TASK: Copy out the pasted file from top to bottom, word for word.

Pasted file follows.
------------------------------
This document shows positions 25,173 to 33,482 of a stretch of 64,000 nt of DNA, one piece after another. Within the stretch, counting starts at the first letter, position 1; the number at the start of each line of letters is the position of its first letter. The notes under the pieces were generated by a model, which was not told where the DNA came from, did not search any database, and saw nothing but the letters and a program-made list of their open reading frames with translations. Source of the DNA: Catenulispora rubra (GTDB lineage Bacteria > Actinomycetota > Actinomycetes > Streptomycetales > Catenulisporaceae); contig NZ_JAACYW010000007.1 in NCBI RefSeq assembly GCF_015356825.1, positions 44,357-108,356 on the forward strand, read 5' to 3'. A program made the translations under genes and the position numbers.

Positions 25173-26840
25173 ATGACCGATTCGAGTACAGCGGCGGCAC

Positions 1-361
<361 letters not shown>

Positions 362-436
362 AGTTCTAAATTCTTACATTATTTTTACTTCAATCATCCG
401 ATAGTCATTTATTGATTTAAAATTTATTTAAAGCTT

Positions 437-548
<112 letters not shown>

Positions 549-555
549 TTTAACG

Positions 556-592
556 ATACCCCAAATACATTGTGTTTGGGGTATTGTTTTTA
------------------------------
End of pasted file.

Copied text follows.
This document shows positions 25,173 to 33,482 of a stretch of 64,000 nt of DNA, one piece after another. Within the stretch, counting starts at the first letter, position 1; the number at the start of each line of letters is the position of its first letter. The notes under the pieces were generated by a model, which was not told where the DNA came from, did not search any database, and saw nothing but the letters and a program-made list of their open reading frames with translations. Source of the DNA: Catenulispora rubra (GTDB lineage Bacteria > Actinomycetota > Actinomycetes > Streptomycetales > Catenulisporaceae); contig NZ_JAACYW010000007.1 in NCBI RefSeq assembly GCF_015356825.1, positions 44,357-108,356 on the forward strand, read 5' to 3'. A program made the translations under genes and the position numbers.

Positions 25173-26840
25173 ATGACCGATTCGAGTACAGCGGCGGCAC

Positions 1-361
<361 letters not shown>

Positions 362-436
362 AGTTCTAAATTCTTACATTATTTTTACTTCAATCATCCG
401 ATAGTCATTTATTGATTTAAAATTTATTTAAAGCTT

Positions 437-548
<112 letters not shown>

Positions 549-555
549 TTTAACG

Positions 556-592
556 ATACCCCAAATACATTGTGTTTGGGGTATTGTTTTTA